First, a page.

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The Luger was involved from before its beginning with the idea of a shoulder stock. That they were supplied with Borchardt pistols is of course well known.

Perhaps less well known is that they were mentioned as accessories with Borchardt-Lugers in the Swiss tests of 1898 and Dutch tests of 1899. In 1901 special Commercial Lugers in the 10,000-15,000 serial# range were produced with stock lugs, and special pushbutton-attach stocks were provided with them (the foregoing Kenyon, "Lugers at Random": "The Gun Report" April 2001). The 1902 Carbine evolved the stock lug with the turning-cam lock iron we know today.

The first military Luger issued with a stock was the 1904 Navy, and it pioneered the inexpensive, flat-board detachable stock, with attaching leather holster, provided with thousands of Navy (P-04) and LP-08 Artillery Lugers.

The standard Navy stock is 25mm--almost an inch--shorter than the Artillery stock would eventually be, and is shaped slightly differently. The Artillery stock is left slightly thicker in the area of the stock iron, obviously a strengthened design.



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The Navy stock is distinguished by a steel or brass disc inletted into its left surface. This is where most stocks bear their unit markings.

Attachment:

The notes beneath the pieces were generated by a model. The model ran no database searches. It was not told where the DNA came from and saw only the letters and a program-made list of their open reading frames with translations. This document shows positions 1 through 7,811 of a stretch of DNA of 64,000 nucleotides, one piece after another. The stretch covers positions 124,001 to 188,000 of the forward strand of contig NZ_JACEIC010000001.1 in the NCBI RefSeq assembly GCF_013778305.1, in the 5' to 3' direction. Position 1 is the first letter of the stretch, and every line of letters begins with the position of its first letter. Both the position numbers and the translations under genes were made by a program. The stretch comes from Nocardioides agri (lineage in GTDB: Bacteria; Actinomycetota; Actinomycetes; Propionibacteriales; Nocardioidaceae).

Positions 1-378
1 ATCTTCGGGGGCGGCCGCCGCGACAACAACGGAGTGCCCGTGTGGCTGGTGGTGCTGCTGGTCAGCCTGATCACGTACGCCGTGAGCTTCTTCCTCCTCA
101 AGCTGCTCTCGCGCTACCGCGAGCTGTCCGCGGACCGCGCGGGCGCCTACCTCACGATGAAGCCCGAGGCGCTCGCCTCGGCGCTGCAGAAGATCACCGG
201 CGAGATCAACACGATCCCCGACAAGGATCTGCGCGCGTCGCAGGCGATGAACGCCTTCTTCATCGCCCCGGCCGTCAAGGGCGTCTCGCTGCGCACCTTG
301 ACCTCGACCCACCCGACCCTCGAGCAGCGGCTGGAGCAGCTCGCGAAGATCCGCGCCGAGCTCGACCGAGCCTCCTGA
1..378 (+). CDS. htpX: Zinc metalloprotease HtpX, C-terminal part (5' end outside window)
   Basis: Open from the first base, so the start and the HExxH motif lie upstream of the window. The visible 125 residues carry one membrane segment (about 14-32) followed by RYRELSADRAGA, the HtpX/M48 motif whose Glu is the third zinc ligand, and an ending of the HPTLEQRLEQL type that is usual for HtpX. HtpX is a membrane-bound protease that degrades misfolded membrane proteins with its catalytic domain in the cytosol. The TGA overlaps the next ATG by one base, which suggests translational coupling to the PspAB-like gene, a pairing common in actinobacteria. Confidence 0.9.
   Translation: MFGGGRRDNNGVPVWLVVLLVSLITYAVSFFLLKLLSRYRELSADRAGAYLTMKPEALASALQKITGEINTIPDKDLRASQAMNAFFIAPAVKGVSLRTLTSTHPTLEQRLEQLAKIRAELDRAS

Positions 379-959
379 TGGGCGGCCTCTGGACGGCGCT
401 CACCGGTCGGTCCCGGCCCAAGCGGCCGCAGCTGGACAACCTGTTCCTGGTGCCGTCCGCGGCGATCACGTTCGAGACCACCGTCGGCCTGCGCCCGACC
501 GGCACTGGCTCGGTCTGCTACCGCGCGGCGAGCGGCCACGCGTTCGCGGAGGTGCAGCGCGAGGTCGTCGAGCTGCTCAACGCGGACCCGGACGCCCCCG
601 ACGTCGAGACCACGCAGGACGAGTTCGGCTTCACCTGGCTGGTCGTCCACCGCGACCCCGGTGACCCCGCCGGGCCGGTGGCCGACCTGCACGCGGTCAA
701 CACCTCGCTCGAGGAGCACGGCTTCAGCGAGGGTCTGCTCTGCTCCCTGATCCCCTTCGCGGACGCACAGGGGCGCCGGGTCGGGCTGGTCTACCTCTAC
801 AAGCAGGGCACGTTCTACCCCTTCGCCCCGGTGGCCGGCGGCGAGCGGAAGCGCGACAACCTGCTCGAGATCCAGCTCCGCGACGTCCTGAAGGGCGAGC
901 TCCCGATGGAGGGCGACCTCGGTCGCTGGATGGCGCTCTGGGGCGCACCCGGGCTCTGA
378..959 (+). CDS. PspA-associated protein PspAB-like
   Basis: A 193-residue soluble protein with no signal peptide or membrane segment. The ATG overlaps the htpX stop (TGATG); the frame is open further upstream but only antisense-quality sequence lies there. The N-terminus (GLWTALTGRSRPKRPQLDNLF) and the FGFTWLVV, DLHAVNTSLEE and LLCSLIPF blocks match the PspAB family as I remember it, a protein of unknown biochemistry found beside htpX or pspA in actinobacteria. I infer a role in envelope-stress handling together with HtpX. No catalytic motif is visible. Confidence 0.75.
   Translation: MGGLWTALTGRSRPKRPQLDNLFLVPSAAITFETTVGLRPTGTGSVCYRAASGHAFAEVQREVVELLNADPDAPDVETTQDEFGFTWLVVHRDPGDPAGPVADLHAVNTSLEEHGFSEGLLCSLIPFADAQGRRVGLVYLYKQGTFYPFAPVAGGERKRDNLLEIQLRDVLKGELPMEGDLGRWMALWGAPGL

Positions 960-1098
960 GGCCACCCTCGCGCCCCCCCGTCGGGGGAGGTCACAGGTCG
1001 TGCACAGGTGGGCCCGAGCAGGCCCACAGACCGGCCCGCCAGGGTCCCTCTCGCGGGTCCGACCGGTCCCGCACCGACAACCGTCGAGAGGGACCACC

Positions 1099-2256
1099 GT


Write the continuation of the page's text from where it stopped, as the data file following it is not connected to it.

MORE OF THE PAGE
The directives ordering the Kaiserliche Marine (Imperial Navy) unit markings did not survive, although there is evidence they were issued in 1907. In 1909 an official at the Kiel armory issued an order that pistol frames were to receive unit markings, and shoulder stocks were to be unit marked on the inner surface. In 1910 the directive ordering the metal marking disc was issued, and stocks without these discs were to be retrofitted. (The foregoing from Görtz & Bryans, "German Small Arms Markings".)

This stock is marked W.K.9750., Werft Keil (Keil Dockyard or Arsenal) weapon number 9750. Note that the right upright of the W has a malformed serif, which can be seen in other examples of this mark. In addition to having the stock disc, the stock itself is embossed with a Crown/M stamp--difficult to make out in this example.

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The steel disc is also stamped with a very tiny Crown/M.





The stock iron on this stock has 0% blue and 0% straw, and is thus a perfect match for my hard-case 1917 Navy.

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Navy shoulder stocks were serial-numbered to matching guns--close examination, under magnification, reveals that the serial# has been removed from this example. This is also a good demonstration that Lugers were, indeed, considerably hand-fitted. This stock is an extremely tight fit--a jam-fit--on this gun, and does not go on quite far enough to allow the lock to fully engage.

This stock is also a salutary reminder that one does not often make advances in this hobby without the aid and interest of fellow collectors. My friend Russ Withem found this stock for me, when I didn't even know I was looking for one!

--Dwight
 
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